H.E Dr. R.M. Marty M. Natalegawa
Permanent Representative of the
At the Security Council Open Debate on
“Protection of Civilians in Armed Conflict”
New York, 26 June 2009
I should preface by thanking the Security Council in organizing this meeting, and the Under Secretary-General for Humanitarian Affairs and Emergency Relief Coordinator, Mr. John Holmes, for his statement.
Notwithstanding the pronounced focus on the issue protection of civilians in armed conflicts over the past decade, the deplorable fact remains: civilians continue to fall victims of violence.
Persistent violations occur that includedeliberate targeting on civilians, the indiscriminate and excessive use of force, sexual and gender based violence; in violation of international law, human rights law and refugee law.
Indeed, in many instances, we have been witness to attacks against relief workers and humanitarian aid convoys and others engaging in humanitarian assistance to the civilians from the effects of war.
Indonesiahas, and will continue to remain, firmly committed to address the impact of armed conflicts on civilians.
We are cognizant of the five core challenges identified in the Secretary-General’s report (S/2009/277) for their protection.
We concur that key is the failure of parties to comply fully with their obligations to protect civilians in armed conflict.In this respect, all parties to armed conflicts should adhere to relevant international laws, including the 1994 Convention on the Safety of the UN and Associated Personnel and its Optional Protocol.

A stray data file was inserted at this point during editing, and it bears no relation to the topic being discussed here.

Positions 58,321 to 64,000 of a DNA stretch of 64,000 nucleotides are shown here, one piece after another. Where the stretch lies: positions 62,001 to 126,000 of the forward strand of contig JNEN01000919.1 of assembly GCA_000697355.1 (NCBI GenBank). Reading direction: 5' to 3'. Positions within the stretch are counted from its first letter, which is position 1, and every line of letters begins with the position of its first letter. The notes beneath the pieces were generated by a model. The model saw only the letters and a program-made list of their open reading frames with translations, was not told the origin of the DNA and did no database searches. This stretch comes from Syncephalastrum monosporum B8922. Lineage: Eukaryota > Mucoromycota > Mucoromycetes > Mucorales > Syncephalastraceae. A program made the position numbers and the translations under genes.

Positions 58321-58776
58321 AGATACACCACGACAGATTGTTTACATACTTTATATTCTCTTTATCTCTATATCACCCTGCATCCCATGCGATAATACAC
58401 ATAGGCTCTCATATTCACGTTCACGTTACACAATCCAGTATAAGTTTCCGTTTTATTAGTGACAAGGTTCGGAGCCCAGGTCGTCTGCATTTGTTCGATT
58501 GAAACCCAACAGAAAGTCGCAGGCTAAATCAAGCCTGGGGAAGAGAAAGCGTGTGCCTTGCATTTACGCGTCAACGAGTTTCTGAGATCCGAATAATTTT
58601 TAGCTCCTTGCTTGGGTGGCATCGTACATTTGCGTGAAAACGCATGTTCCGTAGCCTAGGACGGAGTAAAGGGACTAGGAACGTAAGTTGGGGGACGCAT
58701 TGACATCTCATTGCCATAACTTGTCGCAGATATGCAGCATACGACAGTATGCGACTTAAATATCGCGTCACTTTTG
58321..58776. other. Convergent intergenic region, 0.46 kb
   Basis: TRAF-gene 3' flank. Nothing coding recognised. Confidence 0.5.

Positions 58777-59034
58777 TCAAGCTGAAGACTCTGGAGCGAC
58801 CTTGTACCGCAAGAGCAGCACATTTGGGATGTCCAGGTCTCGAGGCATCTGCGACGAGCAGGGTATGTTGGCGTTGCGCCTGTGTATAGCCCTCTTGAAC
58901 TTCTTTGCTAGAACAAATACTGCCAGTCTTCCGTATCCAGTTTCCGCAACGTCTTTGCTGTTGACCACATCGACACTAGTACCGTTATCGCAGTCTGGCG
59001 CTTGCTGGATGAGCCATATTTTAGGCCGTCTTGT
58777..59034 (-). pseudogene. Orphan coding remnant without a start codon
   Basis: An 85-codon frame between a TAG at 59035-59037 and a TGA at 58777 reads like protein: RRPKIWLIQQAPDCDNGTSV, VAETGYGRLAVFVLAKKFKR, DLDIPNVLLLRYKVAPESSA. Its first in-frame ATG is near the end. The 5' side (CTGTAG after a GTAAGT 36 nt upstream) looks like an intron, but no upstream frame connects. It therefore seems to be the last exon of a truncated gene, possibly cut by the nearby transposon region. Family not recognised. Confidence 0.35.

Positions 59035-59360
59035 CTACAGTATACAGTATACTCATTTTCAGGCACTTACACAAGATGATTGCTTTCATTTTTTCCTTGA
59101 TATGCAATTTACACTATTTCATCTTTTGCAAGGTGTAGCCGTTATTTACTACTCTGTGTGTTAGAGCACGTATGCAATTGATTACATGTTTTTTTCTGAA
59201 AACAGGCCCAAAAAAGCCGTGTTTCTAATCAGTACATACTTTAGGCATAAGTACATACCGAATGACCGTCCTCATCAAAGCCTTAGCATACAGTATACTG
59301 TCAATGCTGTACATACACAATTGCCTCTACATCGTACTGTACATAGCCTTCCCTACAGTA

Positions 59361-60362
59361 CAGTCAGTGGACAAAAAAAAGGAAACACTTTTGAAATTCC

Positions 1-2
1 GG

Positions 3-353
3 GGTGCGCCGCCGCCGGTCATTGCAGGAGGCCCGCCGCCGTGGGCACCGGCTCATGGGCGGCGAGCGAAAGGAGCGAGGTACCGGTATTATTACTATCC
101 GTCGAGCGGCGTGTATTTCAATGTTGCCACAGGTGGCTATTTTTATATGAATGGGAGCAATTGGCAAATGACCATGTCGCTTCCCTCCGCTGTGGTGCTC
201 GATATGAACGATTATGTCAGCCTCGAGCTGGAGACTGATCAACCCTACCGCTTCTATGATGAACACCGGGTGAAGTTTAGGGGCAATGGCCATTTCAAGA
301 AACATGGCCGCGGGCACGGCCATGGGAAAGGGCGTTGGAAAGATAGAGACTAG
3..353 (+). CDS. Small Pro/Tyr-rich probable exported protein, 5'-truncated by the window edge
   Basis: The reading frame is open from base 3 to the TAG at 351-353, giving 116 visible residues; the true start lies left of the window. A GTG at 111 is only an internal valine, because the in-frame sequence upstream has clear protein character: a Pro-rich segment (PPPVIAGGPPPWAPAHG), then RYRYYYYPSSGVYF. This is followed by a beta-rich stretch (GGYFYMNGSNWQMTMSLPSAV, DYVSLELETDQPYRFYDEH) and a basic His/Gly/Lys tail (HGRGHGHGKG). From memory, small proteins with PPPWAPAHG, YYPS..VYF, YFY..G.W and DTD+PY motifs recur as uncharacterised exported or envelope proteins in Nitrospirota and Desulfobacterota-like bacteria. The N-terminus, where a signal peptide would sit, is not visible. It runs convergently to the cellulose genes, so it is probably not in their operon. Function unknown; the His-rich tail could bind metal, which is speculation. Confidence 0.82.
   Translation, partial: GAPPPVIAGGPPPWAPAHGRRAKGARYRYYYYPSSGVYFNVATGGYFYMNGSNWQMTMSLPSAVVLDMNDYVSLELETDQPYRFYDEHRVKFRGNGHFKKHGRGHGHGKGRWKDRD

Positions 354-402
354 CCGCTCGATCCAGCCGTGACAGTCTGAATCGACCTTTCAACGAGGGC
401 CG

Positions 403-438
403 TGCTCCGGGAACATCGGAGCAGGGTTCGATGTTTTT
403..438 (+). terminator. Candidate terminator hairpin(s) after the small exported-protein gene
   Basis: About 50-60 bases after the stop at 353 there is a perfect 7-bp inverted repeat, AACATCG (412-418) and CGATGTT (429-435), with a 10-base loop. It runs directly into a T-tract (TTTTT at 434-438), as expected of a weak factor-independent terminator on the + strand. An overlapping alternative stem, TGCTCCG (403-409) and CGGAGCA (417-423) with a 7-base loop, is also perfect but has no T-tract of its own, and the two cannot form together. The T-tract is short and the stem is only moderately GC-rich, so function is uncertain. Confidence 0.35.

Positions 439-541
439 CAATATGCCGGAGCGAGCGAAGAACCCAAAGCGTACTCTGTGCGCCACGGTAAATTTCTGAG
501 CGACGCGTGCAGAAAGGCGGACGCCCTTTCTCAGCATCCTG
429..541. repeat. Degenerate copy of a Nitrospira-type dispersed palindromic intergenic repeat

We value the Security Council’s efforts, consistent with its Charter-mandated responsibilities, in protecting civilians in armed conflict; meriting the wide support of regional and international actors alike.
At the same time, it is worth underscoring that the best protection from armed conflict is in its prevention and resolution.
The Council should spare no efforts in this area.
By the same token, the Security Council should lend its full support to the efforts of regional organizations in addressing dire humanitarian situations.
A “culture of protection” must continually be promoted through regional and international organizations. This would sustain attention to the issue and promote concrete action by the various actors.
It is Indonesia’s view that there are three key prerequisites with regard to this crucial issue.
First, respect for humanitarian principles needs to be continuously maintained. The rapid and unimpeded access of humanitarian personnel should be ensured consistent with international humanitarian law. Likewise, humanitarian personnel are subject to the principles of humanity, neutrality, impartiality, independence, respect of sovereignty, territorial integrity and national unity of states.
Second, in the conduct of hostilities, parties should do everything feasible to protect civilians and civilian objects.
Third, examples of good practices should also be noted and where feasible implemented to ensure that populations in urgent need acquire consistent assistance.
Finally, Mr. President, let me reiterate that all efforts to protect civilians in armed conflict must be founded on the tenets of human rights, security and development; the three pillars of the United Nations.These three principles should be reflected in the next report in commemoration of the tenth anniversary this coming November.
The tenth anniversary should also serve to maintain the momentum by strengthening the UN system with Member-States and other stakeholders to work in a coordinated, coherent, comprehensive, and cooperative manner. An approach that includes development and humanitarian dimensions is required, supported by the political will states to ensure that civilians are protected in time of armed conflict, and in time of peace.
I thank you.
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